“It’s hard to remember or realize how important something is to someone if it doesn’t affect you too,” Megan said.

In Calloway County, Jennifer Johnson understands how it feels to encounter barriers because of a disability. Recently designated as having bipolar disorder, her disability is invisible. As a result, having a bad day might lead co-workers to draw mistaken conclusions about whether she is taking her prescribed medication.

“There needs to be more awareness and education,” Jennifer said. “People assume you’re not able to do a lot of things. I can see it from their point of view because they just don’t understand.”

Asked about the impact of ADA, she admitted that accessibility for those with physical disabilities has come a long way, but there are still stigmas and stereotypes associated with mental health.

When asked if she wanted to mask her identity for this article, Jennifer declared, “I don’t honestly care. I’ll tell anybody. We’ve been hushed back into the shadows and it’s time to talk about it.”

Constance Alexander is a columnist, award-winning poet and playwright, and President of INTEXCommunications in Murray. She can be reached at constancealexander@twc.com. Or visit www.constancealexander.com.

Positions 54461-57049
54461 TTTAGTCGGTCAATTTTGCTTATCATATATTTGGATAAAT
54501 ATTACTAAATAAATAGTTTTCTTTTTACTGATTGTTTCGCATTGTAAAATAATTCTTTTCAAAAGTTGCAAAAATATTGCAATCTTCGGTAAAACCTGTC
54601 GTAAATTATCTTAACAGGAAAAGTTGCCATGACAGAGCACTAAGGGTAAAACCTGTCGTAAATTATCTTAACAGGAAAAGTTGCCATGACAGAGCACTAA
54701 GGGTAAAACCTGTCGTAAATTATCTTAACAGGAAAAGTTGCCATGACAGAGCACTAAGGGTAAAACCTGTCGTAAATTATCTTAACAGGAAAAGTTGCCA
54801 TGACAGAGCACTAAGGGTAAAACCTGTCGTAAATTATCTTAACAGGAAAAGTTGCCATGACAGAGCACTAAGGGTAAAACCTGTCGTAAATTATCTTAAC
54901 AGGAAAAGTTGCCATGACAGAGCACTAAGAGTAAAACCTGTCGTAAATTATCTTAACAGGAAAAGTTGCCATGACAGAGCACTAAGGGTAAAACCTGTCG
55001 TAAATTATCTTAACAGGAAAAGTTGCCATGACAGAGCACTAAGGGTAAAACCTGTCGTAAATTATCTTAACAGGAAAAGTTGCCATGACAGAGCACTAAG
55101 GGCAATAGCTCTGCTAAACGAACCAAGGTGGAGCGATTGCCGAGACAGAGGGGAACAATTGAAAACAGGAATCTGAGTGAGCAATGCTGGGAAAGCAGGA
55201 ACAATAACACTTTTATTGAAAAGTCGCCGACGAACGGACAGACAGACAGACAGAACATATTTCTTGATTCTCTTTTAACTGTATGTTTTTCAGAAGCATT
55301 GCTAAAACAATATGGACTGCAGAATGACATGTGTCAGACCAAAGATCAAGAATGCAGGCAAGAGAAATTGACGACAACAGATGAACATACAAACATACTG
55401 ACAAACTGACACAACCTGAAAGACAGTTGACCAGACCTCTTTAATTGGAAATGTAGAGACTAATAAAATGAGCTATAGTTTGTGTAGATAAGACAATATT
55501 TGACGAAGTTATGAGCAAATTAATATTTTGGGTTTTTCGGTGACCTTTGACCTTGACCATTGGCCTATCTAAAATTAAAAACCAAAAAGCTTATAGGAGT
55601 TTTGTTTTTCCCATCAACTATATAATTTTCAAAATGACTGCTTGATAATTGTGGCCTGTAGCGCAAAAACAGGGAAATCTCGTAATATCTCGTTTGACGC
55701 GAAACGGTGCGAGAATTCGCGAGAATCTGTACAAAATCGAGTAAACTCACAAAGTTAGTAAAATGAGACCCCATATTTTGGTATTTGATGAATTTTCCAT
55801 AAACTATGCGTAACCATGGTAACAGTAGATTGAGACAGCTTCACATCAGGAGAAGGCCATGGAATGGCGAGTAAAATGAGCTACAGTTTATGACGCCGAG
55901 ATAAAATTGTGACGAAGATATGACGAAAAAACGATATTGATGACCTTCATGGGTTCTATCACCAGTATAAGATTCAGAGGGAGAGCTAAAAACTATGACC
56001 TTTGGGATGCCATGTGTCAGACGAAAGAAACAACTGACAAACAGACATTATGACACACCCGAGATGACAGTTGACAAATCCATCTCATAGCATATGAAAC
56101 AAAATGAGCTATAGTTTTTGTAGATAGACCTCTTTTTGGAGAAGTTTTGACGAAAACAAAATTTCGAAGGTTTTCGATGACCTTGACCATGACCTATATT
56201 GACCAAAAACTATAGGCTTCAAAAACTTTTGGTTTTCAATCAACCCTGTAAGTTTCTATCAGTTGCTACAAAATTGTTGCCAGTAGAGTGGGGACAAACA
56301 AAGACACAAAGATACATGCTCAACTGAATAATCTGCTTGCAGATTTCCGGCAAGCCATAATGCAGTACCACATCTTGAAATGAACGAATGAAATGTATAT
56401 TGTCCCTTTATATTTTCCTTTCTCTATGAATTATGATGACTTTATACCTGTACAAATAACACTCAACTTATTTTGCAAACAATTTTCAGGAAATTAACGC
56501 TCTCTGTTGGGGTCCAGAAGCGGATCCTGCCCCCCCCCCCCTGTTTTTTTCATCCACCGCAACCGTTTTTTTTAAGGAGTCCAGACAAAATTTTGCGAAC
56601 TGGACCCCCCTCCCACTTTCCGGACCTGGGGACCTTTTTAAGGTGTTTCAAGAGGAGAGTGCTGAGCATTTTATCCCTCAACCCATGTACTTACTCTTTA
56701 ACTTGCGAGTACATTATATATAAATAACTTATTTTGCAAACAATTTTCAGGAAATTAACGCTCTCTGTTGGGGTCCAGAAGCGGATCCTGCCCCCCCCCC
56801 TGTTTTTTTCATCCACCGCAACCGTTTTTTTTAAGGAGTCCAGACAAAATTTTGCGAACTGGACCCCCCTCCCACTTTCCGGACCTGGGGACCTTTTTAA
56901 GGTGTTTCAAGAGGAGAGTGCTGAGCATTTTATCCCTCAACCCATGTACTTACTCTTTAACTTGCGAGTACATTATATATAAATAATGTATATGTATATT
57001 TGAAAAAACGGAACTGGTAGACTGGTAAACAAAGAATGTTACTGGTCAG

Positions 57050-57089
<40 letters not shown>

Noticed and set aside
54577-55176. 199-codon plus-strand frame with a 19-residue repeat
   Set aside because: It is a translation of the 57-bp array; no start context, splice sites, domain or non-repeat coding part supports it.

Talking about disabilities and doing things to assist others with disabilities is Carrissa Johnson’s job. As satellite office manager of Murray’s Center for Accessible Living, she excels at what she does because of her leadership and communication skills. Her own personal experiences inform her leadership and advocacy on behalf of those with disabilities. When she was growing up, for example, access to many of the places people routinely go was restricted. The store, the library, getting on a bus, playing on the playground – mundane acts like these were not possible for people in wheelchairs.

When Carrissa moved to Murray and went to vote for the first time, she discovered that her polling place was a church that was not accessible.

“What about separation of church and state?” she mused.

“The parking lot was all gravel and there was no ramp,” she went on. “People don’t realize the small things. They assume access.”